Like everyone else had said, a good background piece to explain the number of 'cursed or dysfunctional items' going around.
Something I don't quite get is the following line: "They do not produce weapons except as a trap for their user, for there is a shred of honesty in the bare blade or flying arrow." It's probably prose but I don't get how conventional weapons are inherently more 'honest' by nature or am I misinterpreting this whole line? Go to Comment
I like it! While it is detailed with things such as speed and special abilities, i would use this sub for a much simpler purpose: simply to give more detail than "some wings sprout from your back."
the demonic ones sound fun!
"With the wail of fallen souls and a sickening echo of flesh tearing apart, a gaping wound appears to open on your back. Akin to how you imagine a demonic chilbirth would appear, two leathery, batlike wings push forth from the crevasse, falling limply to brush on the ground before flicking taut, spraying excess blood and gore across the room." Go to Comment
How can I not love this! It takes on a single focused game aspect (Wings) and tells you everything you need to know about them for game purposes. This is the type of article I'd immediately throw into me' olde gm binder, if I was still doing that these days :)
I've had at least two flying dreams that I can remember, but in none of them did I ever need wings. I would never allow them for my campaign, except possibly in potion form.
For this to work in a campaign, it would probably be wise to introduce everyone in the party to some form of wings at the same time. Maybe in a floating world setting, they could start out with some simple wings with limited charges/range or something.
Isn't eagle a weird choice for fastest wings? I dunno if eagles are all that fast, Hawks on the other hand.
When I reached wings of the tinker, I had to doublecheck to see if your sub wasn't listed as silly. Pontoons and crossbows and rocket boosters, oh my! That's why I hate traditional gnomes. I'm imagining a godawful version of batman standing on pontoons.
You got some bad parsing in your first quote box.
"It does not grant any particular affinity with dark powers - the origin of the aura is plain them." Go to Comment
I like it! A quick read, but plenty of imagery to paint the location in my mind; also, the fact that it's lighter on detail makes it more adaptable to individual campaigns.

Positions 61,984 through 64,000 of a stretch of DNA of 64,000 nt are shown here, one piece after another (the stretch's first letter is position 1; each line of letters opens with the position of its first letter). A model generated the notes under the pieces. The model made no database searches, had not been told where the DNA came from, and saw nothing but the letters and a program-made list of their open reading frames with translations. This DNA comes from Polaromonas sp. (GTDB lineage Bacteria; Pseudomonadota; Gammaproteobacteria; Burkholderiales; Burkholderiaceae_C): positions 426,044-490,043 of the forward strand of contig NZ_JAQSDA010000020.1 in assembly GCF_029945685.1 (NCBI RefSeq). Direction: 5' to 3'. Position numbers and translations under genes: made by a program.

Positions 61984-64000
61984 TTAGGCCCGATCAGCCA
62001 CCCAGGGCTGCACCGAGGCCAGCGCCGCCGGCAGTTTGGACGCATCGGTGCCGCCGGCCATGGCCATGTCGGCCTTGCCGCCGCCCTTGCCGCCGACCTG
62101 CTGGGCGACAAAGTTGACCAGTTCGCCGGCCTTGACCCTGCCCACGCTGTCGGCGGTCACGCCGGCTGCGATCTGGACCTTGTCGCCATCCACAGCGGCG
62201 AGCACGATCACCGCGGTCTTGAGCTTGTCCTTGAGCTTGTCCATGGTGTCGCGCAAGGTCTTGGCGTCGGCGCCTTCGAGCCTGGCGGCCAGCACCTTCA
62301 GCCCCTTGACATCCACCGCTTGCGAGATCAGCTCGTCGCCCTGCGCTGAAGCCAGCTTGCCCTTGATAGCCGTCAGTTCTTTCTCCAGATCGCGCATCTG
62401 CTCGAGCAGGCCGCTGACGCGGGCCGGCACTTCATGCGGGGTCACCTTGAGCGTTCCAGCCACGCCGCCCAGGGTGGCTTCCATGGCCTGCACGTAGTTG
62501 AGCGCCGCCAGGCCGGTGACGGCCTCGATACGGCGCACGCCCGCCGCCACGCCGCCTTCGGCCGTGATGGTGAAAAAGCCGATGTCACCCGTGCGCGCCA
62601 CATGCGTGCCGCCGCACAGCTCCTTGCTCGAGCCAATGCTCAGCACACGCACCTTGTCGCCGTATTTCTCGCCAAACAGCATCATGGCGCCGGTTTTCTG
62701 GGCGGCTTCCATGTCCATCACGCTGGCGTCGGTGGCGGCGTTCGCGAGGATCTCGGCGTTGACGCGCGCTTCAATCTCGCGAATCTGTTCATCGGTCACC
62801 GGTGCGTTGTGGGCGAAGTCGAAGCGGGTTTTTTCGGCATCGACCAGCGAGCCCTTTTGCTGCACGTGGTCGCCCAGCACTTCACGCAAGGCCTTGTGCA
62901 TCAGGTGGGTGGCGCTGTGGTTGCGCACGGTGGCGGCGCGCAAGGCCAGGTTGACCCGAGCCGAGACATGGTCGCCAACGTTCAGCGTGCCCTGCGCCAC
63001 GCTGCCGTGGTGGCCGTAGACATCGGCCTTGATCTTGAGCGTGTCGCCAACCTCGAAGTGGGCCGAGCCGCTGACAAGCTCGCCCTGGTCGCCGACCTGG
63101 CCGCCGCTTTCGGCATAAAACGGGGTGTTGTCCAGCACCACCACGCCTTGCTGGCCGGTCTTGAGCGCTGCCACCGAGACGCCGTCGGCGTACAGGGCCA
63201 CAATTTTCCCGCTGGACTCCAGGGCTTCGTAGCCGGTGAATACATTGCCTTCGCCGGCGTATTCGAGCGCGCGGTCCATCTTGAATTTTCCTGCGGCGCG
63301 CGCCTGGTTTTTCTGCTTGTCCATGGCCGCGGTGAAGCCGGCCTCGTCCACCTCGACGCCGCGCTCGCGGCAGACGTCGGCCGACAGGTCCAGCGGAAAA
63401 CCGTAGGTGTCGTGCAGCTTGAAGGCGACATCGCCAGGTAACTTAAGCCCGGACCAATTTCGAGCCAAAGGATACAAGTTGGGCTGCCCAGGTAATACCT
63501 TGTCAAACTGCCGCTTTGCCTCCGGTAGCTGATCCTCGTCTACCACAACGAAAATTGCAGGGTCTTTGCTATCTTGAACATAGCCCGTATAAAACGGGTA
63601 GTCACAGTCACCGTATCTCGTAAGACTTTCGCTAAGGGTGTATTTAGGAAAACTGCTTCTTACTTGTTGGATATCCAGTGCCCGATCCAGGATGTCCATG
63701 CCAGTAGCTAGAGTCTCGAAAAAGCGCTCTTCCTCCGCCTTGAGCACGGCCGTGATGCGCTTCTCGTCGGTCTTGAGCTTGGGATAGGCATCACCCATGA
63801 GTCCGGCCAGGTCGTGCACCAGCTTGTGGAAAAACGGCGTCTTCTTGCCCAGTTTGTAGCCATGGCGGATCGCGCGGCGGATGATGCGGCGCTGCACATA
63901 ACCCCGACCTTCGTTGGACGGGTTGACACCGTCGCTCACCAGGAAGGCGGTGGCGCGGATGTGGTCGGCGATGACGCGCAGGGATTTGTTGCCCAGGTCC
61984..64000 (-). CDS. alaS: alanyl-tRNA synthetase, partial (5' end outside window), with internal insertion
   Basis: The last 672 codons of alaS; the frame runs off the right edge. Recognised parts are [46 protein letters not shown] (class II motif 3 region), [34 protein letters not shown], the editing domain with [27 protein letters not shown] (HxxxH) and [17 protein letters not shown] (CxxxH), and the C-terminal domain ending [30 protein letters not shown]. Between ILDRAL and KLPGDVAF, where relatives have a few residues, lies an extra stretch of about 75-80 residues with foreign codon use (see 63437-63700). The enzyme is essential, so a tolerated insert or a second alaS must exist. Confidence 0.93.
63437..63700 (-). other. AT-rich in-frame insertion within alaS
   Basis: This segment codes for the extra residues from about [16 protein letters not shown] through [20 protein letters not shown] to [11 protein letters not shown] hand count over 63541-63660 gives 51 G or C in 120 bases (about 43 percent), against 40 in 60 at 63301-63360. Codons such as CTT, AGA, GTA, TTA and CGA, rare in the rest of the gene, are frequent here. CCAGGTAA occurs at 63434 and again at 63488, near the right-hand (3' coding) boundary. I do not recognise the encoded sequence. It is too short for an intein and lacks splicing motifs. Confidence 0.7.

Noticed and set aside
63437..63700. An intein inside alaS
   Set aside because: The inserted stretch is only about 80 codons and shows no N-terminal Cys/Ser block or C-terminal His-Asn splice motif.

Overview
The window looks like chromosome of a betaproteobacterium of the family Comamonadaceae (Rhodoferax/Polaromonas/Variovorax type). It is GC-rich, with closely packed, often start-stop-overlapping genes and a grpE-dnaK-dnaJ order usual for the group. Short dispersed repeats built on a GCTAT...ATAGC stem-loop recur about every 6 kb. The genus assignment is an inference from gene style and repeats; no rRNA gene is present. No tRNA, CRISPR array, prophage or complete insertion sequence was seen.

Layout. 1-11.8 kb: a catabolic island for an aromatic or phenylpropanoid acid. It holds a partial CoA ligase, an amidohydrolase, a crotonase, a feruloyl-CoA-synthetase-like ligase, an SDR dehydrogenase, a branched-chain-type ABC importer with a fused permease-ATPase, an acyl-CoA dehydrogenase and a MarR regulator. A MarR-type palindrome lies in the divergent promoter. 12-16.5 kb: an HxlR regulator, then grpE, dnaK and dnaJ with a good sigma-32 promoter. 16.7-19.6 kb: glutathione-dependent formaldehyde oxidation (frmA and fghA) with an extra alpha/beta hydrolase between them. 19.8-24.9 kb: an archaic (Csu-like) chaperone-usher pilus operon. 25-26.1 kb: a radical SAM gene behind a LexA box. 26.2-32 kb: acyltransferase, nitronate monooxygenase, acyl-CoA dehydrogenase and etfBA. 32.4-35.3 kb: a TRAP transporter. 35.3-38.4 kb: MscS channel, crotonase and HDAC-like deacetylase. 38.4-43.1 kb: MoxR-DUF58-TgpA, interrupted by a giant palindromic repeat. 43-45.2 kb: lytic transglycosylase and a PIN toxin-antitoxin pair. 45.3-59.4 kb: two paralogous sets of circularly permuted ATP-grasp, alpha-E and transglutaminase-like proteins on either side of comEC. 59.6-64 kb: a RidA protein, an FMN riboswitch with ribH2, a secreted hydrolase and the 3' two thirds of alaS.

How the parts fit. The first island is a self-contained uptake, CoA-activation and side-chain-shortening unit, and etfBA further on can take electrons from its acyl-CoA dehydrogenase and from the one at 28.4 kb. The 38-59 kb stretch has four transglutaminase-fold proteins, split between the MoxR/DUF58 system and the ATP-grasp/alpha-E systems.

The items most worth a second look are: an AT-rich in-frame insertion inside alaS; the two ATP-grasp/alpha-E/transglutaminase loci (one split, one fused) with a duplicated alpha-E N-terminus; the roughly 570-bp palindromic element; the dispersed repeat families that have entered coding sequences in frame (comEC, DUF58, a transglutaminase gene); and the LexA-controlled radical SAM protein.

Personally, I think I would just use this as a somewhat random encounter in a cave system. The group has to travel through a cave system through a mountain. Nobody told them about this odd, crystal chamber... Odd shapes can be seen moving within the crystals, and halfway through a cacophony of screams and jeers break out... In come the undead horrors, and finally, someone gets possessed and is sent off to try and break the massive crystal in the middle.
No fore-warning about the area (except maybe a myth/story about it), and let them figure out the horrors for themselves! Go to Comment
Start with an interesting image and real-life phenomenon, add demons and cultists and weave in Clathrates to fantasize it, sprinkle in a die rolling table, pinch of spirit-trapping, and voila, we have a winner!
My favorite line is the one about cultists trapping themselves in the crystals to avoid a long and slow starvation. Go to Comment
I like Sveridan's Torch - it makes him seem a touch necromantic through demonic power; creating 'undead' thralls by enshrouding his victims to do his bidding.
Also, that they are manifestations of gluttony make sense - they live to consume everything.
A worthy, wily demonic lifeform - I am interested to hear of the demon which these creatures are spawned from. Go to Comment
Bits and pieces of this seem slightly unpolished compared to your normal work, but that doesn't detract significantly from the overall piece. I enjoy the idea, and can see a number of uses almost immediately for these.
I feel like I've read something similar on here before, accepting one form of fire for protection from another. Still, well written and useful. A stray 'a' snuck into the title of Sveridan's Torch btw. Go to Comment
At first I thought this was something a little more cliche. A oblivionic fire, consuming all it touches and near (but not quite) impossible to put out. But this... this is interesting. A living fire. Whats more, a living DEMONIC fire, hungry for more more more, yearning to burn the world down to the ground.
The potential is interesting. A wizard who underestimates the living fire. A artifact, when destroyed, release the hungry and maddened Anagra that powered it. And lets not forget the simple joy of letting the formula slip into player hands and watch as everything burns to the ground.
I like. Yes, I very much like. Go to Comment